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Working Paper

Labor Supply Shocks, Labor Force Entry, and Monetary Policy

Should monetary policy offset the effects of labor supply shocks on inflation and the output gap? Canonical New Keynesian models answer yes. Motivated by weak labor force participation during the pandemic, we reexamine the question by introducing labor force entry and exit in an otherwise canonical model with sticky prices and wages. The entry decision generates an employment channel of monetary policy, by which a decline in employment raises wage growth. Consequently, a labor supply shock to the value of nonparticipation in the labor market induces a policy trade-off between stabilization of the employment gap and wage growth. For an adverse labor supply shock, optimal policy dampens the decline in employment to rein in wage growth, which entails a period of higher inflation and a positive output gap. A welfare analysis of policy rules shows that monetary policy should not lean against the employment gap.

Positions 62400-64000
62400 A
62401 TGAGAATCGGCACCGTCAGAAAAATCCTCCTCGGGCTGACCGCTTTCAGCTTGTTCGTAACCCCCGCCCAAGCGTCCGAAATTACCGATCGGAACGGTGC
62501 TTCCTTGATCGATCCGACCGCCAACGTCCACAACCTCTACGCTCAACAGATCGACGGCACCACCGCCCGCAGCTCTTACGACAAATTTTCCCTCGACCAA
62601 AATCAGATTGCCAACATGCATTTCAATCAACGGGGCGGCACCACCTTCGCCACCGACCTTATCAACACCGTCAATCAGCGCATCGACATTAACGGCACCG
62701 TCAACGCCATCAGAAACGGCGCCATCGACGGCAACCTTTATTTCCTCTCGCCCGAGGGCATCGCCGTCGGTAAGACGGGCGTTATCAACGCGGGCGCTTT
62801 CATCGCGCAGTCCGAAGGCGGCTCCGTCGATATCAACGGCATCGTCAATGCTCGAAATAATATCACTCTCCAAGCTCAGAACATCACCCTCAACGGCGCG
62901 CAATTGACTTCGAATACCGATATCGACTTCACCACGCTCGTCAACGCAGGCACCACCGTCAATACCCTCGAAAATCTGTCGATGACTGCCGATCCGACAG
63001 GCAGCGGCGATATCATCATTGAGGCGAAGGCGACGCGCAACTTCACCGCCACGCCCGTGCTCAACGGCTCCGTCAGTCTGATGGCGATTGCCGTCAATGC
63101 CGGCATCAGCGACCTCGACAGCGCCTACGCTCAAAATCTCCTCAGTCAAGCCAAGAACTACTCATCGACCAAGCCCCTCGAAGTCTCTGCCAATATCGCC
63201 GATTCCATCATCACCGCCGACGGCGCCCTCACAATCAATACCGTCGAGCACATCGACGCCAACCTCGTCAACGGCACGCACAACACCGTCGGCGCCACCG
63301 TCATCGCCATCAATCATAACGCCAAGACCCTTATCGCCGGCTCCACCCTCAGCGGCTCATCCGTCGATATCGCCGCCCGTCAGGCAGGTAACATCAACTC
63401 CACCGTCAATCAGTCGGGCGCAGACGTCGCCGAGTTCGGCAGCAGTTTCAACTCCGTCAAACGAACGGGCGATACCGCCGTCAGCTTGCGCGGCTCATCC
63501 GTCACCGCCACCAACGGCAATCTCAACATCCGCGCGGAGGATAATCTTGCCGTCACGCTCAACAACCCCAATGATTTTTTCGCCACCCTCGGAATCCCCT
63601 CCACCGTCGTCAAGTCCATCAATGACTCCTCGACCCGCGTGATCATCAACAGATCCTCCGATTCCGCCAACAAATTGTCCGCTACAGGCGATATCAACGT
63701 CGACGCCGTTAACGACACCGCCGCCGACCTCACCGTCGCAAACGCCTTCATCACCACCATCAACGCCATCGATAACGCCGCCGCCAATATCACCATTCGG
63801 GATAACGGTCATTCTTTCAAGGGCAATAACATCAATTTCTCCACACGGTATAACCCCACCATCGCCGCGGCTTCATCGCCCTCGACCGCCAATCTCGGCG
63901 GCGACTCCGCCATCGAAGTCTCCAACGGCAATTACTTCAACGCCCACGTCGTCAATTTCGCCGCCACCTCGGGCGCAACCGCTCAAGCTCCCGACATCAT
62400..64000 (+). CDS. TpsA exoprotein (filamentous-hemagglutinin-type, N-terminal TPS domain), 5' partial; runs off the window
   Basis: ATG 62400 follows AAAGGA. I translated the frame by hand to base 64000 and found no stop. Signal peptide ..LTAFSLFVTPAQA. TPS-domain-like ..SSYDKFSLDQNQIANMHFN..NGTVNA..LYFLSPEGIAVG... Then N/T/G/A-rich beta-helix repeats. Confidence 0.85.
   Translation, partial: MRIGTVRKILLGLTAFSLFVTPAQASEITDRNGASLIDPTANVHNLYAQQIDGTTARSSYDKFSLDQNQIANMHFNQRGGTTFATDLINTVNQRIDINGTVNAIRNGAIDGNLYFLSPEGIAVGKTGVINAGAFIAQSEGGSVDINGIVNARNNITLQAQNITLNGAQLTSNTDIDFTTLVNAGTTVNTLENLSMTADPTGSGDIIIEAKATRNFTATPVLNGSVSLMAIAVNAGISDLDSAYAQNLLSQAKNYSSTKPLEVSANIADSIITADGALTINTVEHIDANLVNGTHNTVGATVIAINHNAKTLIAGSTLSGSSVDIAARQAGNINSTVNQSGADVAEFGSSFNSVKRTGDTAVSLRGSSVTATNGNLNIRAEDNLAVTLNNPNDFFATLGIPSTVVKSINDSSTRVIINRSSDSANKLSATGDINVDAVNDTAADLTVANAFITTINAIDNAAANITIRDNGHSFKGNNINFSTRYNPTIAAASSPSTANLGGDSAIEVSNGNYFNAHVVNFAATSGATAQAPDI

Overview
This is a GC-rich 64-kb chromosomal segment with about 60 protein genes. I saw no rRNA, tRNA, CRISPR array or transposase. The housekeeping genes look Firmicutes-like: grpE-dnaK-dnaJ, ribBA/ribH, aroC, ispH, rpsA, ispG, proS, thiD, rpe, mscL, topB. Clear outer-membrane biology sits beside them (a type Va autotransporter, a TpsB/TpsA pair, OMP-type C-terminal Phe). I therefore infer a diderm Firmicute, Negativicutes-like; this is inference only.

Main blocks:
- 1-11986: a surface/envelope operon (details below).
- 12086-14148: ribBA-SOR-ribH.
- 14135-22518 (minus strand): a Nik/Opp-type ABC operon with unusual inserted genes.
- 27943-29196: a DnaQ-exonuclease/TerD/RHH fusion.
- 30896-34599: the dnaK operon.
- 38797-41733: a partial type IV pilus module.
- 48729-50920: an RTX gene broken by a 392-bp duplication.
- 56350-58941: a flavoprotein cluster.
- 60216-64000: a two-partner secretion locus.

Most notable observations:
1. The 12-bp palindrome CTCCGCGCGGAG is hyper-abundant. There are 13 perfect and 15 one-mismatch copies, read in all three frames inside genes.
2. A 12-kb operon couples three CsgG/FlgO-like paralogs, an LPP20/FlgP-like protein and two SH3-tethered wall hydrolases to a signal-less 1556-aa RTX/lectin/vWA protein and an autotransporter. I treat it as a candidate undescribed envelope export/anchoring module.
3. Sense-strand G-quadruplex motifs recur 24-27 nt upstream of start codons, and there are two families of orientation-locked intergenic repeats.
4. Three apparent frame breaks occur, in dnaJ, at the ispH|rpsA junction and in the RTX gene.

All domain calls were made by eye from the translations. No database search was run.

Working Papers of the Federal Reserve Bank of Cleveland are preliminary materials circulated to stimulate discussion and critical comment on research in progress. They may not have been subject to the formal editorial review accorded official Federal Reserve Bank of Cleveland publications. The views expressed in this paper are those of the authors and do not represent the views of the Federal Reserve Bank of Cleveland or the Federal Reserve System.

Suggested Citation

Kurozumi, Takushi, and Willem Van Zandweghe. 2022. “Labor Supply Shocks, Labor Force Entry, and Monetary Policy.” Federal Reserve Bank of Cleveland, Working Paper No. 22-17R.